The more you rule at pedaling, the more you’ll appreciate the benefits. When you learn to pedal in the style promoted in this book (and on this site), oval rings get you through the dead spots even faster — and help you drill the sweet spots even harder. 

Potential downsides of oval rings

They’re different. Some of us hate different. If you don’t ride oval on all of your bikes, there’s a quick adjustment period. 

More strain. Because you’re able to push a harder gear at the sweet spot, you can subject your body to more tension than you’re used to. This can hurt your knees (deal breaker: downshift and spin!) and tire out your muscles (get stronger). 

Less snap. When you need to power the front wheel up a ledge, the bigger gear reduces your pop. You can adjust by choosing a bigger cog (or getting stronger). As of this writing, I’m still adjusting to this. 

An oval chainring might you a significant power boost with no weight or price penalty. If you’re curious, give one a try!


Update May 2020

This piece was written several years ago. I’m currently riding round rings. My bikes came with round rings, and Shimano sent me round rings, and they work just fine for me (but keep in mind I’ve put a lot of work into my pedaling technique).

When I ride someone’s bike with oval rings, it feels strange for a few minutes, then I get right used to it.

I still think they’re worth a try.

 

5 replies
  1. moose says:

    Thanks for the thoughts, Lee. I love that you are always objective and balanced. I think my thoughts are pretty similar to yours: “If I get a new bike and it comes with a regular ring, I’ll use that. When I have to replace it (which I’ve done on both of my bikes at this point because I ride them for a long time), if the oval and regular cost the same, why not buy the oval. I think they give me a slight benefit in terms of smoothness. It won’t change the world. It actually could be all in my head. But I think it’s just nice, and so it IS nice.”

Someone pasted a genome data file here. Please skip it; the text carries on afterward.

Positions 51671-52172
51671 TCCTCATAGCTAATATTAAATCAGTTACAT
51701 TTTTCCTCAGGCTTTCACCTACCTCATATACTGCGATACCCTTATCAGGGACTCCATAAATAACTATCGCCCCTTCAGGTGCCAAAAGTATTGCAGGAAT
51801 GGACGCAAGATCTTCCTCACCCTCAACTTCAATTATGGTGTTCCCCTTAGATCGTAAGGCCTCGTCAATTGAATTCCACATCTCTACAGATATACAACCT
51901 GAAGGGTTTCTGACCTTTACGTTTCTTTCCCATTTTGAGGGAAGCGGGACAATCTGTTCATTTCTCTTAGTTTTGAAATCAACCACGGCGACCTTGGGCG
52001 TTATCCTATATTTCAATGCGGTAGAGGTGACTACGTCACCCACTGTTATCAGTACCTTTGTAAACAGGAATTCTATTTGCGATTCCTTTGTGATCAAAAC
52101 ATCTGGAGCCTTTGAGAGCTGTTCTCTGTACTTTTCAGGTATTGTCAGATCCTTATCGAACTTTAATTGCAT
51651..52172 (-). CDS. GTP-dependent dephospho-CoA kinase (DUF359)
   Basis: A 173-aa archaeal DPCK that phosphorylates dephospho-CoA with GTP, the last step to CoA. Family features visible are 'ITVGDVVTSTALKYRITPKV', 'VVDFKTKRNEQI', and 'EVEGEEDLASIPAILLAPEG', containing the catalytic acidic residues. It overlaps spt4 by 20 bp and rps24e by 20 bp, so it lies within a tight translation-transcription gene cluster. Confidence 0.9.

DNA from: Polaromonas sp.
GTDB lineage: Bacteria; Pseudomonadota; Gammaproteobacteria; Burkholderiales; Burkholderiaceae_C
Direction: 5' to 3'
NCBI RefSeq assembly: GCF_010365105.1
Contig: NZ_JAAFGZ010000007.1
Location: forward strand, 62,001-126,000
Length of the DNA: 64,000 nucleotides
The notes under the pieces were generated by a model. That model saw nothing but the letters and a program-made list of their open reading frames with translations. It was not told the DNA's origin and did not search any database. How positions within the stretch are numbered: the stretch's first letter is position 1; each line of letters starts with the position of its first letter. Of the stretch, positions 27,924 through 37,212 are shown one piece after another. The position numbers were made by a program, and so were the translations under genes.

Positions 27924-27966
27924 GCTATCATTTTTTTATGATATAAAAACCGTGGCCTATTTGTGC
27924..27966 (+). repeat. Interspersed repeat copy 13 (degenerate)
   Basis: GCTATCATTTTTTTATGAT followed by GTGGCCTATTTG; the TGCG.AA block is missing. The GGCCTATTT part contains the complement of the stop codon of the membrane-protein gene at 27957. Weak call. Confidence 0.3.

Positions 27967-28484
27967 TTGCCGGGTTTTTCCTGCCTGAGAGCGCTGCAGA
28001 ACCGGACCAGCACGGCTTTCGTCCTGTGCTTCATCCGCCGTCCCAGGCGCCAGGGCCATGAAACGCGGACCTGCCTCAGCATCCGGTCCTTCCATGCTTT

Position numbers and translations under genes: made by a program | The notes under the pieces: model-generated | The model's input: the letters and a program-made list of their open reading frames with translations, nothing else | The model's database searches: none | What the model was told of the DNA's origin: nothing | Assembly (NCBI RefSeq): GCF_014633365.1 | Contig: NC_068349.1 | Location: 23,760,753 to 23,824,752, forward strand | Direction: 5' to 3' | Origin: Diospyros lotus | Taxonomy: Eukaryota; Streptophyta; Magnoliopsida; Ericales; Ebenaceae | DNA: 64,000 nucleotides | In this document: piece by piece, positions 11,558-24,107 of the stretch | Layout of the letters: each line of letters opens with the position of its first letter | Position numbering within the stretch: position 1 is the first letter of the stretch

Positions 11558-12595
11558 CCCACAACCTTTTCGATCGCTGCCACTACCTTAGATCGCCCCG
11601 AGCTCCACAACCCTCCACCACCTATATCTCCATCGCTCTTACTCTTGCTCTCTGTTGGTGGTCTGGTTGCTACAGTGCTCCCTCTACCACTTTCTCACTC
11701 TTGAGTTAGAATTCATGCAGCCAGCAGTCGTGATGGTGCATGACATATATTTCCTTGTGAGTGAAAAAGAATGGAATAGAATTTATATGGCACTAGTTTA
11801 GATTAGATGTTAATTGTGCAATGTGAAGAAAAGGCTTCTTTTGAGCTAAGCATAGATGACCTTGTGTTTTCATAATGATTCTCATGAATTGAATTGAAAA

I agree that I’ve found that they feel strange for about 5 minutes, and then it just goes away.

    However, I find that I don’t want to size up – I like my oval the same # of teeth as my round. I am weird in that I haven’t invested in a 12-speed w/ a big 50t still, so I run a 28t oval up front for these FR climbs and tend to think that I don’t need a bigger gear on the downs – I’m just having fun on those.

    Reply
  2. jamey says:

    Personally, subjectively of course, I *know* there’s a difference 😉 Had a climbing challenge with myself last year. Quarter million feet of climbing — 100% single speed. Switched my SS CX bike about 2/3 of the way through the year to a Wolftooth elliptical (1 tooth bigger) and was really angry with myself for holding out for so long… I’m 100% SS — mountain and CX — and all my bikes have ovals now. Won’t go back.

    Reply
  3. Gary S says:

    I’d love more thoughts on the SS and oval situation. I’m building a new SS and an contemplating the oval option.

    Reply